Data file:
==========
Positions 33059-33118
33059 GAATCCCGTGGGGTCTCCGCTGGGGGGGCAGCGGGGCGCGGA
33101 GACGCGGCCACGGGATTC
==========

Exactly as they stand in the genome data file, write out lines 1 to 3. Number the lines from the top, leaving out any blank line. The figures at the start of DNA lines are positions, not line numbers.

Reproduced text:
Positions 33059-33118
33059 GAATCCCGTGGGGTCTCCGCTGGGGGGGCAGCGGGGCGCGGA
33101 GACGCGGCCACGGGATTC